Picture Book Round-Up

I need to do some clearing off of my shelf of books to review, so today I am going to share seventeen picture books. These books are for toddlers through kindergarten. These books range in subjects!

In Now What? A Math Tale by Robie H. Harris and illustrated by Chris Chatterton a cute dog discovers some blocks and discusses their shapes while he tries to build himself a bed. The dog discusses rectangles, squares and triangles and uses them to make a rectangle for his bed.

The math is very simple however I do love that it explains how a square is a type of rectangle. I also love that the shapes are put together to make a rectangle. It is a cute book and is recommended for ages 2 to 5.

Another book recommended for ages 2 to 5 is Hoo Hoo Who? by Mary Maier and Lauren Horton. Here is a fun tale of the animals arriving for a surprise party for mouse. As each animal arrives the reader learns a bit about the sounds the animal makes. It is a cute book with an owl, duck, snake, sheep and mouse and their animal sounds. Each guest brings different supplies for the party.
This book is great for learning the animal sounds as well as about friendship. I find it a bit funny that a snake is coming to a surprise party for mouse since snakes eat mice, but otherwise it is a cute book.

Our next book is a modern spin of a classic tale. The book is The Little Green Hen by Alison Murray. In this book Little Green Hen lives in the hollow of an old apple tree. She prunes the tree, sows the seeds and plants them. The work becomes a lot for her so she asks for help. Some of the animals are willing to help and others are not. Then a big flood comes. Little Green Hen and her helpers are safe in her tree home but the other animals are not, but they find their way there and Little Green Hen takes them in. When it comes time to clean up everyone is willing to help.

This story is a wonderful tale of helping and caring for others as well as the environment. It was a sweet story with fun but simple pictures. It is recommended for ages 2 to 5.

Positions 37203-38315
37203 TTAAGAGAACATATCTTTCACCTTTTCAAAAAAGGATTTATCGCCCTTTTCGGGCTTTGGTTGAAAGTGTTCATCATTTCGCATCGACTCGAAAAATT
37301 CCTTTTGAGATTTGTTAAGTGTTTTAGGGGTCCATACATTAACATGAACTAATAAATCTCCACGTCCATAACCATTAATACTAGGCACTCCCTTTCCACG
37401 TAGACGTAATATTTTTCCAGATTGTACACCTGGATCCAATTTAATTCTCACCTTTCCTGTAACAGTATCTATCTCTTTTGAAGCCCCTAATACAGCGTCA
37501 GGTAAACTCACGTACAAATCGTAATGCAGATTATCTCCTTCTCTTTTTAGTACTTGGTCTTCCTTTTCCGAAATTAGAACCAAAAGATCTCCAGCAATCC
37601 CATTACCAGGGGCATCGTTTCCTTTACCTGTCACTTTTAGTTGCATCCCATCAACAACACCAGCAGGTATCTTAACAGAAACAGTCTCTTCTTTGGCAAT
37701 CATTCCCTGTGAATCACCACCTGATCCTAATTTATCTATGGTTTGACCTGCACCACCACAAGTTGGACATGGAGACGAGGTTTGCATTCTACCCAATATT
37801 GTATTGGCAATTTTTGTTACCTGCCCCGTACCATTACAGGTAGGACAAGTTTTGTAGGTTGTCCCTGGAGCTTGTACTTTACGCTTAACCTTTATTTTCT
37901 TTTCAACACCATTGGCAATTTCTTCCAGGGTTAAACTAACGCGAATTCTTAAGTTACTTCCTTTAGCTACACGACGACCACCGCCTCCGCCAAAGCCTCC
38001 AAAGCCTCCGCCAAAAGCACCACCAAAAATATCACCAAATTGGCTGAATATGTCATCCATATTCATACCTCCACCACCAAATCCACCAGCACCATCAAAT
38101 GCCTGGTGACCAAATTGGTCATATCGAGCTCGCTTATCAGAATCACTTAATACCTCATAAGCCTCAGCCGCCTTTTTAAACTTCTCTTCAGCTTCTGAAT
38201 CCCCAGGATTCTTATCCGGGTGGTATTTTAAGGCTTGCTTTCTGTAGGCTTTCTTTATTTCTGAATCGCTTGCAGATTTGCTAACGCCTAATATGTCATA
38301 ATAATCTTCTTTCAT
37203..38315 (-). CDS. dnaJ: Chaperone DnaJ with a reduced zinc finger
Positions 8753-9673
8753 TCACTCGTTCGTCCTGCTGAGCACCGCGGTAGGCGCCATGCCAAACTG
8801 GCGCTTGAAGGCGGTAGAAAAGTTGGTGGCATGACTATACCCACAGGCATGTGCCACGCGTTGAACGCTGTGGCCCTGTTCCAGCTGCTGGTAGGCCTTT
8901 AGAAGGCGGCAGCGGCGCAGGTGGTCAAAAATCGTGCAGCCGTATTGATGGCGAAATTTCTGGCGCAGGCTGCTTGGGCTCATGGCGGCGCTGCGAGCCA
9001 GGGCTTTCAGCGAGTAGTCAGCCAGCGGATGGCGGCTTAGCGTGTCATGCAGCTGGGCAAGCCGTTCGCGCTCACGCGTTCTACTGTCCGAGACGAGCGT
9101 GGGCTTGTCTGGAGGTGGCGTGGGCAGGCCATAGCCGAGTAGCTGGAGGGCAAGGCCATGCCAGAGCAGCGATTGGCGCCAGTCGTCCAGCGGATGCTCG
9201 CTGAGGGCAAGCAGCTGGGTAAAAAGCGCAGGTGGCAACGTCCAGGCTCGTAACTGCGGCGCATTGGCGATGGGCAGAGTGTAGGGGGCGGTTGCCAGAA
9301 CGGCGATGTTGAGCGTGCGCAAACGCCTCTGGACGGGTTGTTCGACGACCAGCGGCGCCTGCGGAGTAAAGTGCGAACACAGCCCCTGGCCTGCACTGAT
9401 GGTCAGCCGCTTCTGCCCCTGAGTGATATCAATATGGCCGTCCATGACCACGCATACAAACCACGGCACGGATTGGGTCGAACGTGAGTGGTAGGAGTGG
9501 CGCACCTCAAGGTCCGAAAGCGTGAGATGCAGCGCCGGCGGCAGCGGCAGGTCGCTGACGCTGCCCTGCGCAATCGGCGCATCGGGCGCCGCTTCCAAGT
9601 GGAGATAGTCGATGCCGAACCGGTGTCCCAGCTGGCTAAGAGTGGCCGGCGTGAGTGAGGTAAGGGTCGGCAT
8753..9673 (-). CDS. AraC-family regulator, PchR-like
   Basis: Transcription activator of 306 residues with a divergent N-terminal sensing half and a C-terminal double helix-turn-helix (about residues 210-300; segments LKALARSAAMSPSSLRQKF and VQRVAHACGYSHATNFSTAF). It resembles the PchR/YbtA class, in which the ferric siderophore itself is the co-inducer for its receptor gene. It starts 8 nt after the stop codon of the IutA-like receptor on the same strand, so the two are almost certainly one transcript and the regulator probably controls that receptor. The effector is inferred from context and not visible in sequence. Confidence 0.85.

Our next book is Stardust by Jeanne Willis and illustrated by Briony May Smith. This sweet book is about a girl who dreams of being a star, however her sister seems to outshine her in everything. Then one night while stargazing her grandfather tells her the story of everything and everyone being made of stardust. And the important message of all is that we all shine in our own way because we are made of stardust and to remember to always shine.

I love the message and the illustrations of this book. As the younger sister I know I always felt like my sisters shined above me. The message is so important for everyone to hear but especially for siblings. This book is recommended for ages 2 to 5.

Our next book is about twins. It is called Twins by Mike Ciccotello. This book talks about twins and how they can be very similar and still have differences. Of course I find it a bit funny that the twins are a giraffe and a boy. 

This book is relatively simple and talks about the need to compromise and working together. It is a cute book and is recommended for ages 2 to 6.

In Sunny's Tow Truck Saves the Day! by Anne Marie Pace and illustrated by Christopher Lee the family is off for a picnic when they get a flat and the spare is flat as well so a tow truck needs to be called. After a long wait and seeing many different types of trucks Sunny shows up and fixes them up. 

This book is perfect for the truck lover!! It is recommended for ages 3 to 6 and is perfect for that group.

Our next book is My Funny Bunny by Christine Roussey. Have you ever received a gift that you think is the thing you really, really want and then are disappointed in the gift? That is how this book starts. A boy receives a gift box that he is sure will be his dwarf rabbit that he really wants but finds an ugly rabbit inside the box. It is nothing like he thought it would be. He throws a tantrum but it is the bunny who helps him calm down and he slowly realizes the funny looking bunny is actually an amazing gift. 

The illustrations in this book are simple but fun. The story is great and reminds us that looks are not everything as well as to be grateful for gifts. This book is recommended for ages 3 to 6.

In How Do You Dance? by Thyra Heder kids look at ways to dance. Throughout the story one boy keeps getting asked how he dances. He keeps answering that he doesn't. Various kids and people dance different ways throughout the book. There are some popular dances shown and some just fun ones.

I love that this book is diverse with the characters as well as their names and types of dances. It shows kids and adults from various races. It is recommended for ages 3 to 7, but I don't think too many seven-year-olds will really like it.